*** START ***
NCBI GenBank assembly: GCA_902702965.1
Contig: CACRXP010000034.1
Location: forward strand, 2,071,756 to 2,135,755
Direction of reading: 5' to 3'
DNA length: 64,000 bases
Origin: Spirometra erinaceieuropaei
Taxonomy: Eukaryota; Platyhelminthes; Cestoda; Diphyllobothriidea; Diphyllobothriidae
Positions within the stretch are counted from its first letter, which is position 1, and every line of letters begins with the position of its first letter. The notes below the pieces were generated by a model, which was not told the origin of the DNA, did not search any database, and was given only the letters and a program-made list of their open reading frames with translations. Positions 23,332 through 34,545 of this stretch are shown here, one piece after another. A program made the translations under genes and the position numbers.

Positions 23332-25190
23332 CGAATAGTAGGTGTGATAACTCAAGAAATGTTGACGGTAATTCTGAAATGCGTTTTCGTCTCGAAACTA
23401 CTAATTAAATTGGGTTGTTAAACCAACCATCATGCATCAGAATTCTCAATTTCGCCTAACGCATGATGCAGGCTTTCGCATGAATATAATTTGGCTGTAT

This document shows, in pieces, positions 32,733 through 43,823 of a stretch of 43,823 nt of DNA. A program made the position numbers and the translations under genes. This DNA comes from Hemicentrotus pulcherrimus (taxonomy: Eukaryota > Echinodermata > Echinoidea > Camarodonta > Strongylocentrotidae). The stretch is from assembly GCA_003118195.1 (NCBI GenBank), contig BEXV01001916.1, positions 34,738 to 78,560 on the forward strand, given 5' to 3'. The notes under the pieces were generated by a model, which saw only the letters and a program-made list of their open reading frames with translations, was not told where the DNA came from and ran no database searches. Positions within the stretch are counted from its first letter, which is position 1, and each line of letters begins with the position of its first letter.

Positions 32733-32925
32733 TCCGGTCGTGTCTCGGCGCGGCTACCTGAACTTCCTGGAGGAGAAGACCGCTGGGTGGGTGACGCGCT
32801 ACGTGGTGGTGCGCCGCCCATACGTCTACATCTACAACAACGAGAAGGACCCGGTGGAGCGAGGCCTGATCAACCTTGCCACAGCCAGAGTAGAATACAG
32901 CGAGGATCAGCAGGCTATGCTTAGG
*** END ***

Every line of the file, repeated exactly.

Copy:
NCBI GenBank assembly: GCA_902702965.1
Contig: CACRXP010000034.1
Location: forward strand, 2,071,756 to 2,135,755
Direction of reading: 5' to 3'
DNA length: 64,000 bases
Origin: Spirometra erinaceieuropaei
Taxonomy: Eukaryota; Platyhelminthes; Cestoda; Diphyllobothriidea; Diphyllobothriidae
Positions within the stretch are counted from its first letter, which is position 1, and every line of letters begins with the position of its first letter. The notes below the pieces were generated by a model, which was not told the origin of the DNA, did not search any database, and was given only the letters and a program-made list of their open reading frames with translations. Positions 23,332 through 34,545 of this stretch are shown here, one piece after another. A program made the translations under genes and the position numbers.

Positions 23332-25190
23332 CGAATAGTAGGTGTGATAACTCAAGAAATGTTGACGGTAATTCTGAAATGCGTTTTCGTCTCGAAACTA
23401 CTAATTAAATTGGGTTGTTAAACCAACCATCATGCATCAGAATTCTCAATTTCGCCTAACGCATGATGCAGGCTTTCGCATGAATATAATTTGGCTGTAT

This document shows, in pieces, positions 32,733 through 43,823 of a stretch of 43,823 nt of DNA. A program made the position numbers and the translations under genes. This DNA comes from Hemicentrotus pulcherrimus (taxonomy: Eukaryota > Echinodermata > Echinoidea > Camarodonta > Strongylocentrotidae). The stretch is from assembly GCA_003118195.1 (NCBI GenBank), contig BEXV01001916.1, positions 34,738 to 78,560 on the forward strand, given 5' to 3'. The notes under the pieces were generated by a model, which saw only the letters and a program-made list of their open reading frames with translations, was not told where the DNA came from and ran no database searches. Positions within the stretch are counted from its first letter, which is position 1, and each line of letters begins with the position of its first letter.

Positions 32733-32925
32733 TCCGGTCGTGTCTCGGCGCGGCTACCTGAACTTCCTGGAGGAGAAGACCGCTGGGTGGGTGACGCGCT
32801 ACGTGGTGGTGCGCCGCCCATACGTCTACATCTACAACAACGAGAAGGACCCGGTGGAGCGAGGCCTGATCAACCTTGCCACAGCCAGAGTAGAATACAG
32901 CGAGGATCAGCAGGCTATGCTTAGG